Online Sales Training Degree Programs
Online Sales Training Degree Programs
Sales are a large part of a wide variety of industries and companies and organizations are constantly looking for new ways to improve sales. Online sales training degree programs prepare students to effectively contribute to the sales and marketing of the services and products offered by many different companies and organizations. Students gain the essential sales, communication, problem solving, and critical thinking skills to lead a lucrative career in many different sales related fields. Sales training professionals learn to stay ahead of the competition by finding effective and efficient ways to reach their customers and sell their products or services. Read more about online sales training degree programs.
In 2006, there were 1,378 bachelor degrees, 266 master degrees, and 3 doctorate degrees conferred in general sales, distribution, and marketing operations (1). Sales managers held 318,000 jobs in 2006 and most were employed in insurance, finance, manufacturing, retail trade, and wholesale trade industries (2).
Employment outlook for sales training jobs varies depending on degree and position. Employment of sales managers is expected to grow about as fast as average for all professions from 2006 to 2016, increasing 10% and adding 33,000 new jobs (2). The average annual salary for sales trainers with less than 1 year experience is between $35,250 and $48,718 (3).
The sales industry is a large field and there are a wide variety of specialties for students who wish to pursue a meaningful career in sales training. The sales training specialties include marketing, customer service, e-commerce, entrepreneurship, pharmaceutical sales, retail, call center, workplace management, performance management, telemarketing, sales management, sales communication, and business management. Students who are interested in a particular specialty should select schools that offer a strong program in the specific area of interest.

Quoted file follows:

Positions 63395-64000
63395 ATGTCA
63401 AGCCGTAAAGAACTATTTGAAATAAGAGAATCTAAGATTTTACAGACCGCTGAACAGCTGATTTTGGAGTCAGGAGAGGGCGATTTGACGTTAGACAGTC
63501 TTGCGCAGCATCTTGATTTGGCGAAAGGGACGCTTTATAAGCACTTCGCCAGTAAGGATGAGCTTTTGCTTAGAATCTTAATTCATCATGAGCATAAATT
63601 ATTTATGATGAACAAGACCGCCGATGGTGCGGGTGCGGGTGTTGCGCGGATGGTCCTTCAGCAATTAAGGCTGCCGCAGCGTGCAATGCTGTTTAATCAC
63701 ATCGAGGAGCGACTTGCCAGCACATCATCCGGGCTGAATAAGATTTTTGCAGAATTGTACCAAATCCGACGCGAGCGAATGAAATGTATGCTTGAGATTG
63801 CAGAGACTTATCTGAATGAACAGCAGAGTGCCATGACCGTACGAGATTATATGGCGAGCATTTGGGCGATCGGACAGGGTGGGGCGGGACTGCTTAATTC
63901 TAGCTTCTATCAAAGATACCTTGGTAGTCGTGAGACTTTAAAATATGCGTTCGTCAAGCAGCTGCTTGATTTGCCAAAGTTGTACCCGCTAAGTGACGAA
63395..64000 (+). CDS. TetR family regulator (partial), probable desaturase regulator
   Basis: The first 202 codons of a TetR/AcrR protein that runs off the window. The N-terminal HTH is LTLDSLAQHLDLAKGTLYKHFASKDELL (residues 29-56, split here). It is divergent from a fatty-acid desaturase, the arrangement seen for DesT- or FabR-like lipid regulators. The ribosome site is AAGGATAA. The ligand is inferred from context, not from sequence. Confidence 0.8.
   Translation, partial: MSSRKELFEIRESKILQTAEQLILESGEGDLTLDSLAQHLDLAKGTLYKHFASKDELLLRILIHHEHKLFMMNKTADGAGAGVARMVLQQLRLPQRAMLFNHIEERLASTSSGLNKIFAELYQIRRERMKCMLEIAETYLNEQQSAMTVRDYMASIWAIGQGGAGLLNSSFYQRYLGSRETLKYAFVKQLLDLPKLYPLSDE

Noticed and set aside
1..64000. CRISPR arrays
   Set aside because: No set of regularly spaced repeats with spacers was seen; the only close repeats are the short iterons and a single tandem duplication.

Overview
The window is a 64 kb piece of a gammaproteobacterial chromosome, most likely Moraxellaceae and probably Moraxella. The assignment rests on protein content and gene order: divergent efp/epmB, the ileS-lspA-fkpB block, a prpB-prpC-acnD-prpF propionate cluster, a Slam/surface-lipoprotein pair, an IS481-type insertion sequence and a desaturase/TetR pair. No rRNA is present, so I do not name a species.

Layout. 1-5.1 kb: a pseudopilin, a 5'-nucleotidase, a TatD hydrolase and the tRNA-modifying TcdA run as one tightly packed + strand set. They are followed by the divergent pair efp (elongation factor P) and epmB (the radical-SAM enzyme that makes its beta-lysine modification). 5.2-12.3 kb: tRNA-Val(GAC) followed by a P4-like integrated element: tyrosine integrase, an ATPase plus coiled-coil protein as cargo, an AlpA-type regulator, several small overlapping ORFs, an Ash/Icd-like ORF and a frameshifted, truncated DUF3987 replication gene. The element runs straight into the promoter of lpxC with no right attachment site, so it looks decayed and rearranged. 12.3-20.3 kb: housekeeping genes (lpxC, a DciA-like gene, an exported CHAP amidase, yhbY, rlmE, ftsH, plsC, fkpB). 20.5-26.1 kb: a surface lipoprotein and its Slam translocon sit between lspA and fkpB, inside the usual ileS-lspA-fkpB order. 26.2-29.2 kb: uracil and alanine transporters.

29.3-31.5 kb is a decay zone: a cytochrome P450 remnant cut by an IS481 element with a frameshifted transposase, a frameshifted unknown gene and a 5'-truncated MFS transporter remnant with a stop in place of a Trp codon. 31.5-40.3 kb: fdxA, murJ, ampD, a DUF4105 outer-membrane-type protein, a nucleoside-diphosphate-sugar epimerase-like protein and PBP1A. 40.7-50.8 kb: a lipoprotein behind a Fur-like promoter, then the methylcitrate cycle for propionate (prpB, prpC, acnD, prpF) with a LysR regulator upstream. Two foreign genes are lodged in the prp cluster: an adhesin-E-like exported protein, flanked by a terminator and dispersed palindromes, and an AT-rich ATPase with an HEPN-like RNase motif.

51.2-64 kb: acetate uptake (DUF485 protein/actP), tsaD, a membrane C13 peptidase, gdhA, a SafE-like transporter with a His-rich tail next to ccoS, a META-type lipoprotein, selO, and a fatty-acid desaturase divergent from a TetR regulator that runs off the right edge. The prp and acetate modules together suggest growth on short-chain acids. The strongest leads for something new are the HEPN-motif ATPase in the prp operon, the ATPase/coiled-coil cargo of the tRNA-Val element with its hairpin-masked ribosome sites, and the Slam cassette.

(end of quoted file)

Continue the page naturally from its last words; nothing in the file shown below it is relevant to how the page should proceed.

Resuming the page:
What to Expect
Sales training degree programs provide students with comprehensive sales instruction to foster success in their careers. Undergraduate sales training degree programs require general education courses such as English, history, composition mathematics, science, and electives. The specific core courses vary with program, but many programs require courses in fundamentals of sales, sales techniques, marketing principles, advertising principles, retailing principles, seller behavior, buyer behavior, the selling cycle, customer relations, sales management, telemarketing, and promotional selling. Students often engage in brainstorming and marketing strategies activities. Graduate degree programs focus on more in-depth concepts and help students gain the analytic tools needed for more advanced positions.
The End Result
Sales training degrees provide graduates with abundance of career opportunities in many different fields such as business, healthcare, and pharmaceutical fields. Many commercial and non-profit organizations seek sales training professionals in their sales and marketing departments. Graduate degree programs prepare students to pursue advanced sales positions. Career opportunities for sales training graduates include:
- Sales Training Manager
- Sales Trainer
- Marketing Manager
- Retail Store Manager
- Sales Representative
- Sales Consultant
- Sales Project Designer
- Insurance Sales Agent
- Public Relations Sales Associate
- Sales Training and Development Specialist
- Sales Support Representative
- Medical Sales Representative
- Purchasing Agent
A sales training career will be rewarding for individuals who have a strong interest in sales and working with the public. Sales training professionals must be friendly and approachable and have good communication and interpersonal skills to effectively interact with customers and other professionals. They must convince customers that their company’s products and services meet their needs. They must be able to adapt to competitors and identify emerging trends to remain competitive in the field.
(1) SOURCE: U.S. National Center for Education Statistics, Digest of Education Statistics
(2) SOURCE: Bureau of Labor Statistics, Occupational Outlook Handbook 2008-2009 Edition
(3) SOURCE: Payscale.com, Salary Survey Report